Friday, August 26, 2011

Farm Story for August 27, 2011

Deb Potter, Merciful Hearts Farm ,

Lambing and kidding have been over for a few months and we had our last calf in June so I imagined we were pretty well done with babies until late next winter. It seems I was mistaken. Two babies have popped up in the last two weeks.

At the end of the day on a Thursday two weeks ago I walked into the building where many of the hens lay their eggs. I heard a tiny peeping sound. I knew immediately that somewhere there was a new chick. I searched and saw the mother before I spotted the chick. I knew the pretty white hen was the mother because the moment I stepped into the room she was in she flared out all of her feathers so that she would look big and intimidating to scare me off and protect her little one. She had only a single small brown, black and white chick. I have no idea where she had sat on her nest but there are so many places to hide around here that it is not uncommon to miss a broody hen setting on a nest at the top of the stacked hay bales or behind a building. This gal had apparently hatched the little one out somewhere else but had brought it back to her familiar place where she knew there would be a steady supply of food and water.

I was tickled to find it but doubted it would make it more than a few days. Our chickens truly are free range. Most thrive but there are perils, especially for a little chick. There are bigger and meaner chickens, water holes, dogs and even an occasional rat that visits in the night and would be just as content to haul off a live chick as a mouthful of spare chicken feed. I checked on the hen and chick one last time before dark and found them snuggled into one of the duck nesting boxes. We built the duck nesting boxes several years ago when we decided to raise ducks for their lovely eggs. The boxes sit on the ground and are 18” deep. They do make a nice place to hide in and this hen was doing just that.

The next morning the two were out making the rounds. I did see one near mishap when a big black hen jumped out of her nest box and landed on the chick. The chick rolled over in the dirt and mother hen raced at the offender, squawking and threatening with her wings. I love to watch a mother hen. She goes out of her way to scratch at the ground until a tasty bug or seed comes up. She talks to her chick the whole time, stepping back when something appears so that the chick can grab it. Should the chick wander far, she calls it back or races over, fluffs all of her feathers out and defends it from any real or imagined threats. This hen’s biggest problem seems to be the fact that her little one keeps getting behind a door that separates one room from the other in the laying house. She can see her chick through the screen but panics as it cannot reach her. The little chick bounces up and down on the other side of the door. I’ve concluded that chickens are fairly linear thinkers – If they can see a straight path to something it never dawns on them to go around the corner instead. More than once I have rescued the little chick before someone gets hurt. Even If the two were separated only briefly, there is still a big reunion with mother chatting away at her chick as it runs between her legs at least for the next minute or two.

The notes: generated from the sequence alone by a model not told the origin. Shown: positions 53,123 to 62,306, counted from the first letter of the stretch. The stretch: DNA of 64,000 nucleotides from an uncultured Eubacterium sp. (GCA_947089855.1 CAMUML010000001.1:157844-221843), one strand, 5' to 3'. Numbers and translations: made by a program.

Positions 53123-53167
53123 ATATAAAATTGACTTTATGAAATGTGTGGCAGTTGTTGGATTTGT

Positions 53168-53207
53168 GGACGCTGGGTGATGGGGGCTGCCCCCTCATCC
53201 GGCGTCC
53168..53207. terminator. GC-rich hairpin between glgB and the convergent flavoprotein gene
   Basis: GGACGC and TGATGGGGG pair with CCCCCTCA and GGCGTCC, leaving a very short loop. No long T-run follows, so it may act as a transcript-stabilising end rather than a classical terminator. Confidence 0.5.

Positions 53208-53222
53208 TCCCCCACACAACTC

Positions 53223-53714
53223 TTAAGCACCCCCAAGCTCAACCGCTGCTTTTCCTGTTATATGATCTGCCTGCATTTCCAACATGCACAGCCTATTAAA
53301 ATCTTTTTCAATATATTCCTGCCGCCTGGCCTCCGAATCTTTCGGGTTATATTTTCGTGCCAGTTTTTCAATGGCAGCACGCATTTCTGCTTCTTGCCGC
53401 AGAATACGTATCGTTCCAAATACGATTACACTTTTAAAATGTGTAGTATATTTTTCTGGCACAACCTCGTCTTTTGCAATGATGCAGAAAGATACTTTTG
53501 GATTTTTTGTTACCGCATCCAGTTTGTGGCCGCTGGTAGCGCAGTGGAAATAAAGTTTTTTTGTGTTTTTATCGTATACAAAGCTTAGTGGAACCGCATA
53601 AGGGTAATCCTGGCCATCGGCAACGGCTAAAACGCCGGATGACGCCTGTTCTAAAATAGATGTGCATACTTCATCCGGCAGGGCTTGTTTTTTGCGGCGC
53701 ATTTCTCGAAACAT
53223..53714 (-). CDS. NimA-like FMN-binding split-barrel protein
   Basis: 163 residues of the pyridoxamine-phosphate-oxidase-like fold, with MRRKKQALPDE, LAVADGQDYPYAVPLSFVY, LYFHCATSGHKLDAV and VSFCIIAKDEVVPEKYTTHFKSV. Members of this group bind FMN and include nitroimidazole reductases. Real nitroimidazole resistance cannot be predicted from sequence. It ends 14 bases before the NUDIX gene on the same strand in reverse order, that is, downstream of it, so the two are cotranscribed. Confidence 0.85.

I celebrated the chick’s one-week birthday and was pleased that it was still around. Just a few days later I found the hen and chick out in the sheep pasture. Gwen, the Anatolian Shepherd who is in charge of that yard, was sleeping in the back of the old barn. Baloo, the Pyrenees who climbs gates and goes in any pasture he wants, was sleeping in the stable. I was relieved that there were no nosy dogs to play with the chick as that could be bad news. I gently herded hen and chick back toward their usual quarters. The little chick celebrated its two-week birthday a few days ago. It is thriving, mother is fabulous and I am wasting plenty of time watching the two go about their day.

The second new baby arrived here on Saturday night. Sweet husband Al had gone out to do the final walk around before bedtime. He returned with something balled up in his hands. It was a small wet baby squirrel. He took it away from Allez, the Anatolian whose territory includes the woods and creek. She had been gently playing with it and had shown it to him when he came out to her pasture. It did not have a scratch on it but was almost drowned in slobber. It was also chilled. It had wrapped its tail all the way up over its head and had all of its legs folded as tightly as it could against its body. I dried it with a towel while Al went to retrieve a small cage from the garage. Once it was dried it still had very stiff fur from the residual dog spit but I did not want to traumatize it with a bath. We have done a fair bit of wildlife rehab over the years so still have necessary supplies. I located a small syringe with a soft tip or feeding and pulled out small clean towels. We checked the little guy for injury and dehydration and since he was fine and did not have an empty belly we put a heating pad under his cage and tucked him in for the night.